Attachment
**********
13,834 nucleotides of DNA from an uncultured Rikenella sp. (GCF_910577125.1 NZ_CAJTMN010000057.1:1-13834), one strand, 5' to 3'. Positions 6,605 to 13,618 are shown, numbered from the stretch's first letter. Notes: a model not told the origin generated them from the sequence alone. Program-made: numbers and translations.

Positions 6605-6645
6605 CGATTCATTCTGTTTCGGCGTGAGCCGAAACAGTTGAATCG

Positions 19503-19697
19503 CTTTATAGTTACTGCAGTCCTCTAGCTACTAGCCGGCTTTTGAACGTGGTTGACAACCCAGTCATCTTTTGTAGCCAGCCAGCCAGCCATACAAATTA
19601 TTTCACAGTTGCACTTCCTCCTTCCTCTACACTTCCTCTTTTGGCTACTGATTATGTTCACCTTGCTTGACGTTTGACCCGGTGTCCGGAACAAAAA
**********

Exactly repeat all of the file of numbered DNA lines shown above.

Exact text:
13,834 nucleotides of DNA from an uncultured Rikenella sp. (GCF_910577125.1 NZ_CAJTMN010000057.1:1-13834), one strand, 5' to 3'. Positions 6,605 to 13,618 are shown, numbered from the stretch's first letter. Notes: a model not told the origin generated them from the sequence alone. Program-made: numbers and translations.

Positions 6605-6645
6605 CGATTCATTCTGTTTCGGCGTGAGCCGAAACAGTTGAATCG

Positions 19503-19697
19503 CTTTATAGTTACTGCAGTCCTCTAGCTACTAGCCGGCTTTTGAACGTGGTTGACAACCCAGTCATCTTTTGTAGCCAGCCAGCCAGCCATACAAATTA
19601 TTTCACAGTTGCACTTCCTCCTTCCTCTACACTTCCTCTTTTGGCTACTGATTATGTTCACCTTGCTTGACGTTTGACCCGGTGTCCGGAACAAAAA